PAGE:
UN membership for Taiwan

UN membership for Taiwan graphicMichael Turton has a post on his blog about the UN for Taiwan blogger flap. It has attracted many comments. The story began when blogger Wandering in Wulai argued that UN for Taiwan was bad English. He also complained about the post office using UN for Taiwan postmarks. It got quite a lot of coverage in the Taiwanese media. 

The graphic above shows UN for Taiwan is a contraction of UN Membership for Taiwan. The graphic was taken from the Taiwan, U.N. Me website. The promotional video for the campaign shows the words "Unlimited Taiwan" transforming into "UN for Taiwan". The caption "Support UN membership for Taiwan" is at the bottom of the screen.

In the end I don't think it is that important whether the statement is grammatically correct or not. The ad campaign is primarily aimed at Taiwanese and a highfalutin English phrase would not be understood by your average Chen in the street. It clearly and effectively communicates the intended message. 

I was earlier somewhat critical of the whale in the fishbowl video and the UN campaign. While I still don't think much of the video, I think the campaign has been very successful with limited resources. Sadly, many people who are pro-Taiwan have been unreasonably critical of the campaign. Taipei Times columnist Johnny Neihu called the campaign "ultimately fruitless".

While Taiwan's campaign to enter the UN may have failed this year that doesn't mean Taiwan should give up. The referendum next year is really crucial for Taiwan. I just hope it doesn't get sabotaged by domestic political infighting. If Taiwanese vote in support of the referendum then the UN and the international community have to start taking Taiwan's entry into the UN seriously. Although Taiwan might fail again next year, at least the debate will go to a new level and the world must begin to acknowledge the desires of the Taiwanese people.  

It is easy to have a negative attitude and think Taiwan has no hope. However, recent history is full of examples of hopeless situations that have suddenly changed for the better. Take the tiny nation of East Timor for example. Ten years ago who would have believed that East Timor would achieve independence? Circumstances can change very rapidly and the continual resistance of the East Timorese to Indonesian rule ensured that East Timor was able to move very rapidly to independence when the opportunity arose.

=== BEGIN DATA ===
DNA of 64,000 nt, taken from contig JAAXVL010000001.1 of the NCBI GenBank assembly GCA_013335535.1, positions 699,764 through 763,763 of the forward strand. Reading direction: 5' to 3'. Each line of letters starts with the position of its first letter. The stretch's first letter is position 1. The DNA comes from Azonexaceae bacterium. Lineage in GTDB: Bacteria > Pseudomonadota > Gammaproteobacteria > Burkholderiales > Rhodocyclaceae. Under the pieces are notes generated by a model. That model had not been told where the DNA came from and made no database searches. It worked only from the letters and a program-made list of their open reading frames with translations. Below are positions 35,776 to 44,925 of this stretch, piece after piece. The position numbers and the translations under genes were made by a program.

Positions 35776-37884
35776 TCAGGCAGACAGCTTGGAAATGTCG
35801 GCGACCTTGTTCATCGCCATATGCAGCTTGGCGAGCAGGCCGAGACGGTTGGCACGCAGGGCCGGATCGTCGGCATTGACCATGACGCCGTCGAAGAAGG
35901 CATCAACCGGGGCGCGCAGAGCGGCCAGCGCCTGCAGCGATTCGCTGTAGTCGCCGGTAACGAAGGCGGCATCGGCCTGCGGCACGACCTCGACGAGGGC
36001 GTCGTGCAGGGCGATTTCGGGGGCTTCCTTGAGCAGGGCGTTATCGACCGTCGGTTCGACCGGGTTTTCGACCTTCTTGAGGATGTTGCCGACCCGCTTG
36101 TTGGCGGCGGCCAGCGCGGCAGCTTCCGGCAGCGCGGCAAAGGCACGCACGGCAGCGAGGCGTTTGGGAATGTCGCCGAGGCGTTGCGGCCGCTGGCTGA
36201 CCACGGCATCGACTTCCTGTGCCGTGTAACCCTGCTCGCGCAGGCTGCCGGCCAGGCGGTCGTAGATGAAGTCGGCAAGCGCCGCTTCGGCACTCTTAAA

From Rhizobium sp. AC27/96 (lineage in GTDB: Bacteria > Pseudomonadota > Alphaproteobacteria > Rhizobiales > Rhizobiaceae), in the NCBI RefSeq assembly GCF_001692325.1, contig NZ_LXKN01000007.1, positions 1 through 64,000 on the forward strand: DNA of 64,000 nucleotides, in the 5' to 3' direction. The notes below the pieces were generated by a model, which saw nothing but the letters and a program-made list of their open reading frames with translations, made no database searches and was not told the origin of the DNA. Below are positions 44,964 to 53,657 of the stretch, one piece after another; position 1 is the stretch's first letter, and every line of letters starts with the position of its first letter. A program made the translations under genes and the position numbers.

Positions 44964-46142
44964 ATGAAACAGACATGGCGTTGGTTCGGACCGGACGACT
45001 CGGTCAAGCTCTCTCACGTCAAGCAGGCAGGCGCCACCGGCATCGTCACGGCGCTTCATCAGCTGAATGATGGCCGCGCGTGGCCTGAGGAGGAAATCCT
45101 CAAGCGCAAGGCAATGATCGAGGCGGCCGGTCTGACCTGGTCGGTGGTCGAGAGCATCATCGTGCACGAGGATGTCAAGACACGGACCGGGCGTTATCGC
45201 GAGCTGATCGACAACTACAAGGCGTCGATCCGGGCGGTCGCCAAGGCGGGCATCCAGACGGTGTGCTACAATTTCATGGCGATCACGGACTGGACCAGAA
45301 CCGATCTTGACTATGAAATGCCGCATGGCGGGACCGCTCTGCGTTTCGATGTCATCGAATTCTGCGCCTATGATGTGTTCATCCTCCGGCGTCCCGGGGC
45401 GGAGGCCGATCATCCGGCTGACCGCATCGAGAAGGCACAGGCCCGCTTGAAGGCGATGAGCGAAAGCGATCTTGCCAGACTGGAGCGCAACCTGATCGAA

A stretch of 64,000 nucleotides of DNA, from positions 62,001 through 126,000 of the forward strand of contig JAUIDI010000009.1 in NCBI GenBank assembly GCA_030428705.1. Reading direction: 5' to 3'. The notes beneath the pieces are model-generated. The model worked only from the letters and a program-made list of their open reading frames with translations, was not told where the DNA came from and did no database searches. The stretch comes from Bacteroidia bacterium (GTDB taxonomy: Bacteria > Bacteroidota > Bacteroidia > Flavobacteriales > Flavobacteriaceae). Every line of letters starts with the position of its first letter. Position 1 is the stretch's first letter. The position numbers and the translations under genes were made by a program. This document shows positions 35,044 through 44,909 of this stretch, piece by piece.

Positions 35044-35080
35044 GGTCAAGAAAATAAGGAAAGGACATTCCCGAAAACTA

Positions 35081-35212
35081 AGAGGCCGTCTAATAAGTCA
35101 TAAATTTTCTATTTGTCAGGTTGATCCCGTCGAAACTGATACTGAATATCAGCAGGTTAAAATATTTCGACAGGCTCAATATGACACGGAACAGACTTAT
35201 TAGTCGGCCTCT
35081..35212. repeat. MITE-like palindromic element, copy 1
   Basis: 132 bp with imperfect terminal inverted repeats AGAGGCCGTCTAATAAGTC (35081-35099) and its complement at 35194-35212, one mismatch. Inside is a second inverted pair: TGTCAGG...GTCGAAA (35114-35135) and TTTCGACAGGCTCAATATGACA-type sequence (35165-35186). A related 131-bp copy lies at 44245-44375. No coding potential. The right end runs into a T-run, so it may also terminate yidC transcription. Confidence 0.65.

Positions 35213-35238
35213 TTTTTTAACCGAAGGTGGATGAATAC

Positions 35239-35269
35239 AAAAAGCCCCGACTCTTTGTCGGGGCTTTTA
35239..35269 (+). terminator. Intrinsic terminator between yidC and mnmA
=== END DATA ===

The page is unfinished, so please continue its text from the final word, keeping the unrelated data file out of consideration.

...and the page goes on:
Taiwan cannot wait for the world to change before it begins its campaign to enter the UN. The campaign has to be continual even if it is unsuccessful. The day will come in the future when Taiwan takes its seat at the UN. Taiwan has to get ready now.  

5 thoughts on “UN membership for Taiwan

  1. The day will come in the future when Taiwan takes its seat at the UN.

    China has veto powers in the UN. Are you predicting that they’ll allow Taiwan to join, or that the UN’s veto system will be scrapped?

  2. Mark, I understand that in the present it is next to impossible for Taiwan to enter the UN. However, circumstances can change and they can change quite quickly. A change in the government in China, reform of the UN or a transformation of the rest of the world’s attitude to China and Taiwan could mean that Taiwan is suddenly in a position where it can enter the UN.

    I gave the example of East Timor. Other examples in recent history can easily be found. Especially the end of communism in Eastern Europe and the Soviet Union and the end of apartheid in South Africa. Even just a few years before these things happened many people would have thought these kind of changes were impossible.

  3. So, which do you think is more likely, that China will change its position, or that the current UN veto system will be eliminated?

    You clearly have confidence that Taiwan will enter the UN, so I’m curious to know in which of those two possible ways you envision it happening.

    A transformation of the rest of the world’s opinion doesn’t really have that large of an impact on UN proceedings as long as they have a veto system. Consider how China was able to defeat UN bids for decades before world, and particularly European, support started shifting towards China’s position in the past few years.

  4. I believe that Taiwan will be accepted by UN someday in the near furture if we can have the same voice ‘UN for Taiwan’

  5. Mark, I don’t think I have any great expertise and don’t want to make myself out to be a pundit or anything like that. However, the most likely thing that will happen is political change in China. I don’t have that much hope in the UN itself.

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